Some 50 HIV-positive children danced to a medley of Bollywood songs through the ages and staged an impressive play to a packed auditorium in Jaipur over the weekend, as their adopted home, non-profit Rays Aasha Ki Ek Kiran, celebrated its annual day.
The 45-minute satirical play, entitled "Muhammad Bhai ki Jootiyan" (Brother Muhammad's shoes), sought to showcase how Indians may come from different states and speak different languages and dialects, but their cultural bonding and ethos remain the same.
The children's dance sequences to a medley of film songs depicted how Bollywood music and its lyrics have changed during the past seven-eight decades, not to mention how the stars have rendered these numbers in their own unique styles.
The guests comprised Who's Who of Jaipur including DR Mehta, the former chairman of the Securities and Exchange Board of India (SEBI) and founder of the non-profit that fits "Jaipur Foot" or artificial limbs for the needy people for free.
The guest list also included Rays' chief patron Diya Kumari, a member of the Rajasthan Legislative Assembly from Sawai Madhopur and a member of the erstwhile Japipur royal family, city Mayor Jyoti Khandelwal and specialist doctors who tend to the children.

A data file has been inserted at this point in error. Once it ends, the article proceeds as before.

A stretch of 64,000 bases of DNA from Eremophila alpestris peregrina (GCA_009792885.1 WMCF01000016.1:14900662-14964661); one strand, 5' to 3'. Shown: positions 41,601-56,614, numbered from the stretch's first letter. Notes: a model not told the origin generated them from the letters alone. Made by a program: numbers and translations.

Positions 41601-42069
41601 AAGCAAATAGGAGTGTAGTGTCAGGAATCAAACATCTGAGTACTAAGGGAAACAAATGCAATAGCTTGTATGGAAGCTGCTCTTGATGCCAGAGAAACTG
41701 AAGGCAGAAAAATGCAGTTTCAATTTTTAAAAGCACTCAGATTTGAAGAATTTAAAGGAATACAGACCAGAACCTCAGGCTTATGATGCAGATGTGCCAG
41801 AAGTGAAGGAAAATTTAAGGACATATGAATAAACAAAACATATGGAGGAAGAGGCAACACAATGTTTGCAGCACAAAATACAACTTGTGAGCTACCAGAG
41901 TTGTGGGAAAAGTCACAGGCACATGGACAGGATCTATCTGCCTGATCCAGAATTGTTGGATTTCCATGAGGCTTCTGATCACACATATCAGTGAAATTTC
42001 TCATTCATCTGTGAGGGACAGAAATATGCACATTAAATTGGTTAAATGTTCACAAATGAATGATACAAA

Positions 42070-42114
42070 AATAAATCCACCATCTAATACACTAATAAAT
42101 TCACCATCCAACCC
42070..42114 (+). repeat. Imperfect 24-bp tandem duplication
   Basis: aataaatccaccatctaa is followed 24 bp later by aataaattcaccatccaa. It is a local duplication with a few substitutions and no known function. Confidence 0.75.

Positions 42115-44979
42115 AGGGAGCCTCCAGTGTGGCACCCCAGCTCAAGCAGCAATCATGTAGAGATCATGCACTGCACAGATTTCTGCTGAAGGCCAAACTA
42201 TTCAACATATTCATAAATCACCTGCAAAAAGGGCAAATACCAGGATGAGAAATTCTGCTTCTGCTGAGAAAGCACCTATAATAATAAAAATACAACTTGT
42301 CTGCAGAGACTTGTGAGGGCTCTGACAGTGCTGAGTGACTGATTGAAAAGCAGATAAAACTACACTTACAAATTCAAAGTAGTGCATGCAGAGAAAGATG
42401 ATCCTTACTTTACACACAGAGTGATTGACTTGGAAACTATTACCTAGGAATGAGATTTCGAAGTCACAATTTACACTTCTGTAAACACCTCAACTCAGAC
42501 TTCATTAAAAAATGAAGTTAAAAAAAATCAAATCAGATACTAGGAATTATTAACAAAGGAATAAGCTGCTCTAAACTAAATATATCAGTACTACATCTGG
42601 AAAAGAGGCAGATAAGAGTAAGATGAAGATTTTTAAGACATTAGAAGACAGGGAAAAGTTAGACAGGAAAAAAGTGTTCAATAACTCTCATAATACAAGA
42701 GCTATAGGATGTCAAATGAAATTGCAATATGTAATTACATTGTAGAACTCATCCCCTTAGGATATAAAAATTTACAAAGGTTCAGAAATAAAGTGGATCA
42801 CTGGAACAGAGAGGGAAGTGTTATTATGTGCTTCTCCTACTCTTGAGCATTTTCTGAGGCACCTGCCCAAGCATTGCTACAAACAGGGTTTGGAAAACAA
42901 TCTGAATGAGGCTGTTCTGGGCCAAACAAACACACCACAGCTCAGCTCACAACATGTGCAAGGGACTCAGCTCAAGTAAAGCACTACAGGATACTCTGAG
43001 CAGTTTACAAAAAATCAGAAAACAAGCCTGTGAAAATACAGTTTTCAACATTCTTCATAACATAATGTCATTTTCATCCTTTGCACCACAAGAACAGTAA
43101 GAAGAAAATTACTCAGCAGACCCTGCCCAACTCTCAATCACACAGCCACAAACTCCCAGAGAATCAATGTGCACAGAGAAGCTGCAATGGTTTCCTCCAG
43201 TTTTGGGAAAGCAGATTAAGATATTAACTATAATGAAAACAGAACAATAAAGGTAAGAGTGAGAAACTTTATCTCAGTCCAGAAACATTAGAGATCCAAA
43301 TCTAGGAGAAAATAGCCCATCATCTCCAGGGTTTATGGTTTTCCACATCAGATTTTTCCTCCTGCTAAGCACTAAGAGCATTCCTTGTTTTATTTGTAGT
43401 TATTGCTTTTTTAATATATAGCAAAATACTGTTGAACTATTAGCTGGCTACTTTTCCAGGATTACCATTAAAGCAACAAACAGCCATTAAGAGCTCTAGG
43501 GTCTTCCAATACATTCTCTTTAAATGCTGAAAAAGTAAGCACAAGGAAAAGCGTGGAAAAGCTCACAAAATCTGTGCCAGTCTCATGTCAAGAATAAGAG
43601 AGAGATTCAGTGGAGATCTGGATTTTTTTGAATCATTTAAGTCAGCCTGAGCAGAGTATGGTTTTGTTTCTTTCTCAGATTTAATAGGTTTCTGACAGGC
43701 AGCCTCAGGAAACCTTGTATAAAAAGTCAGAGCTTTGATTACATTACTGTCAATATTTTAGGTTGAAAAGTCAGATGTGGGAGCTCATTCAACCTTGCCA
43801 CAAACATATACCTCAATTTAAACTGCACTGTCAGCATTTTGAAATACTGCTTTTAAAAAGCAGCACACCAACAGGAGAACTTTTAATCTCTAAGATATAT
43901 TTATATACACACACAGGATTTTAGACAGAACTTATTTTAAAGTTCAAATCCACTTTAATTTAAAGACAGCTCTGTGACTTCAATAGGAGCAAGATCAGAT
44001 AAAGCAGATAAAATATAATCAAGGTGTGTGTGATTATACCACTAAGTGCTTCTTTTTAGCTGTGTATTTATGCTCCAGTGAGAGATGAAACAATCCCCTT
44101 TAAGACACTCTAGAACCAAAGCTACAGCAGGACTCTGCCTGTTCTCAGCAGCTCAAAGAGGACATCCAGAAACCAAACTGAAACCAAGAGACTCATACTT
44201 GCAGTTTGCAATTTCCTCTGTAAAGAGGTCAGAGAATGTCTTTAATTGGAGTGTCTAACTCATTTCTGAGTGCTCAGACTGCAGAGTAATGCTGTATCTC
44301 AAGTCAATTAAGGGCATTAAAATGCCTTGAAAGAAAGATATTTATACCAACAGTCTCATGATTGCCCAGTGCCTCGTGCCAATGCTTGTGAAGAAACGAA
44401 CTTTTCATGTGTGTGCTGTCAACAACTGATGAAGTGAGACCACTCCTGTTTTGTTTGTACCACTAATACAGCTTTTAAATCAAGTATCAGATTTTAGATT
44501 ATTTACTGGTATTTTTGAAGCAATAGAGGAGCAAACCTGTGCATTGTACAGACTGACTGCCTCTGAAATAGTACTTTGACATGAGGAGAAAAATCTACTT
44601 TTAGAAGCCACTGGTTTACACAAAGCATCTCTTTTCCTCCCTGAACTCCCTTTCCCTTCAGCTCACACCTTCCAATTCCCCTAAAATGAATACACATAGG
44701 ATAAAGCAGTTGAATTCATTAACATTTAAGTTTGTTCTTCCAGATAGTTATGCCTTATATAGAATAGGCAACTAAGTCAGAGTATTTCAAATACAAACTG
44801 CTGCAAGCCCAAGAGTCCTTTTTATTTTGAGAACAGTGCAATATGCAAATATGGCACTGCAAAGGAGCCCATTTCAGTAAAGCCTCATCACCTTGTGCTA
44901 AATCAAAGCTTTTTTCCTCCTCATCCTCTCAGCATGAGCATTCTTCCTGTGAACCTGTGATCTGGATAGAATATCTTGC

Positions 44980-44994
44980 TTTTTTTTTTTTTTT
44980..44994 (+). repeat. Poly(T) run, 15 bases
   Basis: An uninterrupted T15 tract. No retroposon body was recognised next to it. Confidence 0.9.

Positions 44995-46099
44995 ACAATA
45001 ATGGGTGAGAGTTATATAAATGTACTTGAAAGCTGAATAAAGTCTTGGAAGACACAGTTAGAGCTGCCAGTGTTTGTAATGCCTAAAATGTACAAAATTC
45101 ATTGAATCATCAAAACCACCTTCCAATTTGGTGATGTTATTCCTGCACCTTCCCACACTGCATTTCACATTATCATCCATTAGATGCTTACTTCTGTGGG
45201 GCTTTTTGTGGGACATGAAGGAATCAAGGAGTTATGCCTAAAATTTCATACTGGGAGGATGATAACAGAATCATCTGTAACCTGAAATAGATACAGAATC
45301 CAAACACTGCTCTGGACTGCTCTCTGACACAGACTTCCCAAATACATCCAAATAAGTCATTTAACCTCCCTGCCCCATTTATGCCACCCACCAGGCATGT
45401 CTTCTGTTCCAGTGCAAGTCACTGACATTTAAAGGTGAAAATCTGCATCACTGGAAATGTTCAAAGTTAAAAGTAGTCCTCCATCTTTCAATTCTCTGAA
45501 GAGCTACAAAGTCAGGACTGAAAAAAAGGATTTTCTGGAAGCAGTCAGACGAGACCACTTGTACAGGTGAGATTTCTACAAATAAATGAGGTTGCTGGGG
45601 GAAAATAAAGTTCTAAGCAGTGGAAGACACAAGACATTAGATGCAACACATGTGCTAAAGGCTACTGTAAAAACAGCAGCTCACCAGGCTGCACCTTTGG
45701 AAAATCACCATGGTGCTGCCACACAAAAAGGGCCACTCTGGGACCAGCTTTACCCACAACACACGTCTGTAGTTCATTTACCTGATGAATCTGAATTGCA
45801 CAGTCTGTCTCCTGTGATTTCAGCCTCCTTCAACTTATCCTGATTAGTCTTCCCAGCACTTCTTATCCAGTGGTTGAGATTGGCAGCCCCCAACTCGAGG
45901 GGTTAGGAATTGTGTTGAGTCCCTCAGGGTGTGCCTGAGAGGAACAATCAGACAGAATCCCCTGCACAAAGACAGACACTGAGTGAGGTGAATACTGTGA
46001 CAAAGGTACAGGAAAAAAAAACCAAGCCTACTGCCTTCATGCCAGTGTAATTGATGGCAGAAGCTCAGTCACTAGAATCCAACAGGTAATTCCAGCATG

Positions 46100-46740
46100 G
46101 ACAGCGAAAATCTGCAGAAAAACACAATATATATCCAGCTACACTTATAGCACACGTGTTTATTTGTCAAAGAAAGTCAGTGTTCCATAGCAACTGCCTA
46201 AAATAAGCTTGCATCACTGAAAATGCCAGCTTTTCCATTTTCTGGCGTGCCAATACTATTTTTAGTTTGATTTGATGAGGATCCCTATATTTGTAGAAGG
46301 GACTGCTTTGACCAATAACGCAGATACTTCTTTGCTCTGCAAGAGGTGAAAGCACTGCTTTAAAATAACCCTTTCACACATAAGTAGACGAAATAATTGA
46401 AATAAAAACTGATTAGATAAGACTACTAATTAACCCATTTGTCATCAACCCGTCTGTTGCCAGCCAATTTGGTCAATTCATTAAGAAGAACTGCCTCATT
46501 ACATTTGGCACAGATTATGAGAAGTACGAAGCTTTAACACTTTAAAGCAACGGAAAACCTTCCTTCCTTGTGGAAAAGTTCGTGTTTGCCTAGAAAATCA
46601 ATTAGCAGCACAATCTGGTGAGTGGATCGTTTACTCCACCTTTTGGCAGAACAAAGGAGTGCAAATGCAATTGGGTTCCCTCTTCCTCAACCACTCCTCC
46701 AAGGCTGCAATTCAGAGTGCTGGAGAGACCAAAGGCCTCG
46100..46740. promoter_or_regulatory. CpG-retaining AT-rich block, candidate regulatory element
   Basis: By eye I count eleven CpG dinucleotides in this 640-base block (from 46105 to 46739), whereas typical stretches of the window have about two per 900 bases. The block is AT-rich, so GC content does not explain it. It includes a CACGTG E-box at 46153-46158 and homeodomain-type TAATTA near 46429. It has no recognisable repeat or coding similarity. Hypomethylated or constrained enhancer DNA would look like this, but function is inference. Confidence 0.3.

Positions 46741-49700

"We started four journey four years ago with just four children. Today we have 50. By 2015, we are aiming for 75," said Captain (retired) Gurinder Virk who left a lucrative job with Tata Consultancy Services to start Rays.
"We run our two shelters like a proper home for these children. With contributions from like-minded people, we take care of everything -- food, clothing, proper medication that is very important, their education and even entertainment," Virk told IANS.
"What is unique about our home is: It is also managed by some HIV-positive women. They sort of become 'mothers' to similarly-affected children. So in our project the care-givers and the care-takers have a strong bonding," said Rashmi Kuchhal, secretary, whom the children address as mother.
During the event, the organisers, the speakers and the presentations were focused on a key aspect about HIV-AIDS: The lack of awareness and the myths around it due to which innocent children -- who are not responsible for getting inflicted -- suffer the most.
Evidence, they said, shows that HIV can'r spread from touch, tears, sweat or saliva. One also cannot catch it by breathing the same air as someone who is positive, using the same toilets, hugging, kissing, shaking hands or sharing eating utensils.
In this regard, Rays encourages the children to express themselves through plays and also organises other events like bike rallies to mark various occasions such as World AIDS Day.
Last year, a bike rally was organised on World AIDS Day that was led by "Ek Tha Tiger" director Kabir Khan to spread awareness and expressed solidarity with the HIV-positive fraternity.